Let’s play a game. Below are clues describing a specific type of cyberattack; can you guess what it is?
- This cyberattack is an automated bot-based attack
- It uses automation tools such as cURL and PhantomJS
- It leverages breached usernames and passwords
- Its primary goal is to hijack accounts to access sensitive data, but denial of service is another consequence
- The financial services industry has been the primary target
Struggling? We understand, it’s tricky! Here are two more clues:
- Hackers will often route login requests through proxy servers to avoid blacklisting their IP addresses
- It is a subset of Brute Force attacks, but different from credential cracking
And the Answer Is….
Credential stuffing! If you didn’t guess correctly, don’t worry. You certainly aren’t alone. At this year’s RSA Conference, Radware invited attendees to participate in a #HackerChallenge. Participants were given clues and asked to diagnose threats. While most were able to surmise two other cyber threats, credential stuffing stumped the majority.
Understandably so. For one, events are happening at a breakneck pace. In the last few months alone, there have been several high-profile attacks leveraging different password attacks, from credential stuffing to credential spraying. It’s entirely possible that people are conflating the terms and thus the attack vectors. Likewise, they may also confuse credential stuffing with credential cracking.
Stuffing vs. Cracking vs. Spraying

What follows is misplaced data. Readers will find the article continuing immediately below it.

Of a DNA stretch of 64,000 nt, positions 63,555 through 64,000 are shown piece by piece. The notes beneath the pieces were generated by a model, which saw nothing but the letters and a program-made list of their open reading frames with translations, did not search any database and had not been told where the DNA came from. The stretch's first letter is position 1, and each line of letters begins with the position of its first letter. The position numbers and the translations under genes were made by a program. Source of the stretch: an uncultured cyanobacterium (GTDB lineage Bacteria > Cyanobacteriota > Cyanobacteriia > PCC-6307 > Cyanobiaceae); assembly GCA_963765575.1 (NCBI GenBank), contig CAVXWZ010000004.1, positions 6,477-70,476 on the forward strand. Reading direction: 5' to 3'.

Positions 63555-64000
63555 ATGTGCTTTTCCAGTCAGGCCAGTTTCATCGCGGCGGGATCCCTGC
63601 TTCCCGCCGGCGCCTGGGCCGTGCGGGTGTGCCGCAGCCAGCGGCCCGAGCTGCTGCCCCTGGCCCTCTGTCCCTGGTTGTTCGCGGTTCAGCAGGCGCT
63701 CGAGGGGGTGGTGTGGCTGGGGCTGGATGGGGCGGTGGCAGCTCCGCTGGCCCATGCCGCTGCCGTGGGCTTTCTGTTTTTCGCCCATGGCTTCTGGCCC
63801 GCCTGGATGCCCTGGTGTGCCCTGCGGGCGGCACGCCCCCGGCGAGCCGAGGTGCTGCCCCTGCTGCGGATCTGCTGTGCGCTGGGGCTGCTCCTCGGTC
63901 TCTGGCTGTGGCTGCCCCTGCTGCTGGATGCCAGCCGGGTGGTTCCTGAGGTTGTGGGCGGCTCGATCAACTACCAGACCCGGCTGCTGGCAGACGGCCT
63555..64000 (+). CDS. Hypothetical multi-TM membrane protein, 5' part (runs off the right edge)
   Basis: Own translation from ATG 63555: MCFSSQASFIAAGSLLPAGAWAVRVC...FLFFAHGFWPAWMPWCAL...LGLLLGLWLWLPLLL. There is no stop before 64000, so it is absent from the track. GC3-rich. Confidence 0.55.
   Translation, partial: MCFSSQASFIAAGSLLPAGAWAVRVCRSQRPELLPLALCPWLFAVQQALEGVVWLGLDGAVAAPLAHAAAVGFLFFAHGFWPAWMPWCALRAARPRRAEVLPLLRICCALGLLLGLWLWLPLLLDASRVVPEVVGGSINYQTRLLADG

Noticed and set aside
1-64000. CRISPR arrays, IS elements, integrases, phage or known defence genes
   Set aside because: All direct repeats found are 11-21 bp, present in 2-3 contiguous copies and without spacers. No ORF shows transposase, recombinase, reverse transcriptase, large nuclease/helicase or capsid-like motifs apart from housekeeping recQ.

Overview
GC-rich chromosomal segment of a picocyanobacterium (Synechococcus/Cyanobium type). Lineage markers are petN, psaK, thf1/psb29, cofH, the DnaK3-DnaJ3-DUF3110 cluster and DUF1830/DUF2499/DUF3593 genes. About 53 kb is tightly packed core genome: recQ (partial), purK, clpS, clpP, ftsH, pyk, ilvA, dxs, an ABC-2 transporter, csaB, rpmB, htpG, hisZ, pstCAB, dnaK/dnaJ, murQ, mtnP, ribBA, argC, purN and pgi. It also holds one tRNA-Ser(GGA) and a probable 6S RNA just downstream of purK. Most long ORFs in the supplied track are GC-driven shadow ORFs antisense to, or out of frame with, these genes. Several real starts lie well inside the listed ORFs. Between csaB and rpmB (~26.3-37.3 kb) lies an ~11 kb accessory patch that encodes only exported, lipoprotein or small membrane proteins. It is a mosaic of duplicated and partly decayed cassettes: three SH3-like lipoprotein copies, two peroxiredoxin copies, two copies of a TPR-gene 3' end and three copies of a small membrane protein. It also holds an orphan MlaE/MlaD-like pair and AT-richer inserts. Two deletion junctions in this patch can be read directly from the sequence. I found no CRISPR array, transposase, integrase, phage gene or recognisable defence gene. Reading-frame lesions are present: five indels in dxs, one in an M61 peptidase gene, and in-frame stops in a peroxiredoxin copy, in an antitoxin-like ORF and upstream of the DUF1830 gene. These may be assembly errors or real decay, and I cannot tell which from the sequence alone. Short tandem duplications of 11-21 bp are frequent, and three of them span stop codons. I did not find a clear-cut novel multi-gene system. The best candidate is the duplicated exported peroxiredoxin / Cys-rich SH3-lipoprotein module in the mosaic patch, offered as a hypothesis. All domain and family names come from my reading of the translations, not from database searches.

As we’ve previously written, credential stuffing is a subset of brute force attacks but is different from credential cracking. Credential stuffing campaigns do not involve the process of brute forcing password combinations. Rather, they leverage leaked username and passwords in an automated fashion against numerous websites to take over users’ accounts due to credential reuse.
Conversely, credential cracking attacks are an automated web attack wherein criminals attempt to crack users’ passwords or PIN numbers by processing through all possible combines of characters in sequence. These attacks are only possible when applications do not have a lockout policy for failed login attempts. Software for this attack will attempt to crack the user’s password by mutating or brute forcing values until the attacker is successfully authenticated.
As for credential (or password) spraying, this technique involves using a limited set of company-specific passwords in attempted logins for known usernames. When conducting these types of attacks, advanced cybercriminals will typically scan your infrastructure for external facing apps and network services such as webmail, SSO and VPN gateways. Usually, these interfaces have strict timeout features. Actors will use password spraying vs. brute force attacks to avoid being timed out and possibly alerting admins.
So What Can You Do?
In addition to these steps, network operators should apply two-factor authentication where eligible and monitor dump credentials for potential leaks or threats.
Read “Radware’s 2018 Web Application Security Report” to learn more.
Daniel Smith is an information security researcher for Radware’s Emergency Response Team. He focuses on security research and risk analysis for network and application based vulnerabilities. Daniel’s research focuses in on Denial-of-Service attacks and includes analysis of malware and botnets. As a white-hat hacker, his expertise in tools and techniques helps Radware develop signatures and mitigation attacks proactively for its customers.